Walking into Chemould: black and white posters for Pushpamala N’s experimental fiction, Paris Autumn, are plastered across a ruby red wall. A few steps inside: the crimson curve of an art deco styled theatre is lined with a series of framed film stills--a cinematic installation with the aura of an invitation to the unreal.
Pushing past the pink plush curtain, I entered the screening room. Having missed a few moments, I was just in time for the scene of The First Visitation. The year is 2005, and the ghost of Gabrielle d'Estrées, King Henry IV’s beloved, appears before Pushpamala N, who is in Paris on a residency. The artist had just discovered that she happens to be living in an outhouse of the mistress’ mansion in the old streets of Marais.
Comprising hundreds of black and white still photographs either casually shot or dramatically staged in cafes and streets around the city, Paris Autumn is a gothic thriller in which, spurred on by the spectre of history, the protagonist plays detective. Pushpamala N explores not only the city of Paris--its underground scene of migration cultures and prisoner passages, but also the photographic image. As she revisits 16th century France through paintings that she encounters in the Louvre, she employs comic strip style speech bubbles for dialogue and an ambient sound track to enhance the mood.
At a crucial juncture that is the crux of the film, the visual language changes, and a game of knots and crosses played with information and images flashes onto the screen. Riots break out in Paris, and Pushpamala N’s vigilance allows her to skillfully interpose these present-day politics of Arab and African youth violence against France’s own bloody and colonialist past. Through art historical references to the Thirty Year War, Pushpamala N critiques this cradle of culture and civilization for its religious and class wars.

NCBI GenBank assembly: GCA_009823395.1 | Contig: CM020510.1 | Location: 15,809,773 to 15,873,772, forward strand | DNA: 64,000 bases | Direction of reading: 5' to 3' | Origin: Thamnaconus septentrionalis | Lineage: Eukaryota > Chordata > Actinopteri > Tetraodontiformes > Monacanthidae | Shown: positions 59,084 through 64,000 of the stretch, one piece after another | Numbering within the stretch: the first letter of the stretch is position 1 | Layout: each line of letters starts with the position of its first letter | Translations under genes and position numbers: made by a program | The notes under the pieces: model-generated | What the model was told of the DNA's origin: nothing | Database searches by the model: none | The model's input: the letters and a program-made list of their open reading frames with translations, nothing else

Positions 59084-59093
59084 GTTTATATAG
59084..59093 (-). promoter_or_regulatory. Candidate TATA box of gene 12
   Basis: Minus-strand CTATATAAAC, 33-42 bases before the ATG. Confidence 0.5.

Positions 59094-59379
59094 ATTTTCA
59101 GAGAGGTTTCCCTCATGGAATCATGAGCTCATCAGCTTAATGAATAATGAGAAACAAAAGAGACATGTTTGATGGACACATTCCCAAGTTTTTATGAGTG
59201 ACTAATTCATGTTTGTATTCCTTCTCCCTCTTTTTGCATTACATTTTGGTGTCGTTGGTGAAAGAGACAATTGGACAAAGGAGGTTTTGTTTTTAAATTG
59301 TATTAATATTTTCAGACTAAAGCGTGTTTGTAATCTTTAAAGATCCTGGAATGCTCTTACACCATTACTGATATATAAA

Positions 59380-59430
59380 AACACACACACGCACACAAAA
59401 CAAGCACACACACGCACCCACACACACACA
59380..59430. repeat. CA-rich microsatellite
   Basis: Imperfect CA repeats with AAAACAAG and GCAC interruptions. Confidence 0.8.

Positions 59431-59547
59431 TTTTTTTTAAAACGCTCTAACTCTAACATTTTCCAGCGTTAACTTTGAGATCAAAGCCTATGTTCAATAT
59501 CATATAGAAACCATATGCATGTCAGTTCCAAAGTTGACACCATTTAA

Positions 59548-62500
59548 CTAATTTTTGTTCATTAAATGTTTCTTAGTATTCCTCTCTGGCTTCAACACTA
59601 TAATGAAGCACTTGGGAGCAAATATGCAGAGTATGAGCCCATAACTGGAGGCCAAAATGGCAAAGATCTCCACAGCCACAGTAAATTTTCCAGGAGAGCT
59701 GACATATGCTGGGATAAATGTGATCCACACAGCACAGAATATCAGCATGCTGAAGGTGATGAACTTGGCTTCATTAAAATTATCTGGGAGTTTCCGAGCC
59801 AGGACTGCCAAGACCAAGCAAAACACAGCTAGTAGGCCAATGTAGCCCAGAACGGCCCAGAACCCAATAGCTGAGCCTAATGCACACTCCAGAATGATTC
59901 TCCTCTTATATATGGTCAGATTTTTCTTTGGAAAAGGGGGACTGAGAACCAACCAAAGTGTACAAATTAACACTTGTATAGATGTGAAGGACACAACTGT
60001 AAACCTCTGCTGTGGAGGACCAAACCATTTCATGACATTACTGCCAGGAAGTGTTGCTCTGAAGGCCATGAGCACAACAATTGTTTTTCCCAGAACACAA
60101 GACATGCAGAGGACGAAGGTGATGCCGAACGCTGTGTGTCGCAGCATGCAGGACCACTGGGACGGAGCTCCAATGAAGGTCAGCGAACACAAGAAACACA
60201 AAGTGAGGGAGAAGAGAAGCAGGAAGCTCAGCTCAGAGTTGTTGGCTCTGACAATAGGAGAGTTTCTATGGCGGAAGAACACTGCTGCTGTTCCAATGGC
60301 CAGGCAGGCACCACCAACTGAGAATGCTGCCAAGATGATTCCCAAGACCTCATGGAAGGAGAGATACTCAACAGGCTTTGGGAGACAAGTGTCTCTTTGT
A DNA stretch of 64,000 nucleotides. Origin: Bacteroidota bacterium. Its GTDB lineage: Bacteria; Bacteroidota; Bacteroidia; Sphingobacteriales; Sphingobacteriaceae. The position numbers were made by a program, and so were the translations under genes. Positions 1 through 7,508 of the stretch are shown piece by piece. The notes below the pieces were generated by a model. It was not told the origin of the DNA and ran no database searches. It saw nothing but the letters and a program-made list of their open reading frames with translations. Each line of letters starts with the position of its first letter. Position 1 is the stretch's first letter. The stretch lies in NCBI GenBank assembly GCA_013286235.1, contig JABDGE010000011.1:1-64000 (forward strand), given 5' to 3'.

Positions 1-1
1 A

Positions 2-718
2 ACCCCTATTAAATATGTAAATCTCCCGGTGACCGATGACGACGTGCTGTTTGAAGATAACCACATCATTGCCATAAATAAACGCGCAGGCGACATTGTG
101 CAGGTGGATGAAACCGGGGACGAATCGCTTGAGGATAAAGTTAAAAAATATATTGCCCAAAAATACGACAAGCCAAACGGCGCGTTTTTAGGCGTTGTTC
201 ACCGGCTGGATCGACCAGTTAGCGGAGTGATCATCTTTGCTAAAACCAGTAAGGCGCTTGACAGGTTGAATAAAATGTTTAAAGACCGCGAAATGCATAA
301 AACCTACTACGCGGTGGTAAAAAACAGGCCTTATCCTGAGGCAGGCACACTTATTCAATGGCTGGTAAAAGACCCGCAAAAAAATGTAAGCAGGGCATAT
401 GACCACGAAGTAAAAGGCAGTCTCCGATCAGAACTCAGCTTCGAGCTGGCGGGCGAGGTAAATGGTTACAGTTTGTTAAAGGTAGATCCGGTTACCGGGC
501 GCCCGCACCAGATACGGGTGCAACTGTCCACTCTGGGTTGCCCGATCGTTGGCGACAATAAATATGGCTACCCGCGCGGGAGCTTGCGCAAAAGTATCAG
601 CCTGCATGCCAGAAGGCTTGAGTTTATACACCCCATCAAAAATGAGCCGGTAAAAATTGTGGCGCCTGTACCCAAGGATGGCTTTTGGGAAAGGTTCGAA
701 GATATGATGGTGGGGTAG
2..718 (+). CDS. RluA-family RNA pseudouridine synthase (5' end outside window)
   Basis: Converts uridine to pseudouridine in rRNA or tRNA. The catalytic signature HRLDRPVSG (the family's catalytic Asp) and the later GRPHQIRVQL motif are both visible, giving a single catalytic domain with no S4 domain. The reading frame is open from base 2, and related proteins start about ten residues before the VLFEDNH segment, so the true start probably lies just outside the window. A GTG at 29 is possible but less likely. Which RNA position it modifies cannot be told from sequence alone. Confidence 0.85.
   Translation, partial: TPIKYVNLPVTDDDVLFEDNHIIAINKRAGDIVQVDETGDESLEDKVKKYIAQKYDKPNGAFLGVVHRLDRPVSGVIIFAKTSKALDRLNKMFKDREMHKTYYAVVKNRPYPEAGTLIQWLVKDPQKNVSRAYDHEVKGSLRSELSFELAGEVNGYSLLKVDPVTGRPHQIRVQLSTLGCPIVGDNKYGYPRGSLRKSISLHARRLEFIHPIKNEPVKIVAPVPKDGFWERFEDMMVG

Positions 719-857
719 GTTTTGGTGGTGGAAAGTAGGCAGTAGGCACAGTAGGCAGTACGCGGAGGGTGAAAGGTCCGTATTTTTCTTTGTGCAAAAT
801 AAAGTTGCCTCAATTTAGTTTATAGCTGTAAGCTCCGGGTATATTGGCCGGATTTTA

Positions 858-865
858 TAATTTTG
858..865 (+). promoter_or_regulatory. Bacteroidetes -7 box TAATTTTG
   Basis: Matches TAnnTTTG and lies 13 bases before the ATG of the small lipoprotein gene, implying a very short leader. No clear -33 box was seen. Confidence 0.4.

Outside the screening room, a walk across a short corridor led to what felt like an annex to the gallery-turned-cinema. There, one encounters an initial, unavoidable glimpse of the reflection of a photograph that is framed on the wall by the entryway. I was perhaps as intrigued by the orchestration of this encounter as I was by the photograph itself, which captures a dramatic moment between Pushpamala N dressed like a peasant, holding the palm of her co-actor, who is shown wearing a tweed coat and hat. But these guises rendered these characters disconnected from their roles in the film. So what was going on? Standing in the centre of that space, looking back and forth between the photograph on one wall and the mirror image of it on the other, I was first perplexed, but soon after, quite intuitively, felt that this was the room where the secret was kept.
In a later exchange, Pushpamala N confirmed this conjecture, “It is the room where the secret is kept!”
Mentioning a famous Mannerist painting, Gabrielle d'Estrées and her Sister, which hangs in the Louvre, the artist revealed that traces and techniques of Mannerism, including the elaborate and enigmatic system of symbols that often also involve the magic of mirrors, can be found throughout the film. “The back room,” Pushpamala N said, “is a playful extension of that.”
“The photograph,” she explained on the other hand, “is a loose recreation of a famous and influential painting by Caravaggio, called The Fortune Teller, which shows an Egyptian woman reading the future of a Frenchman.” The painting has many French imitations and, given the highly referential nature of Paris Autumn, Pushpamala N employs them all quite early in the film to introduce and establish the ever-present subtext of race.
(Images from top to bottom: Lobbycard 1, Pushpamala N.; The Passage , Pushpamala N.; The Chinese Bar, Pushpamala N.; The Fortune Teller, Pushpamala N., The Underground City, Pushpamala N. All images courtesy of Chemould Prescott Road and the artist.)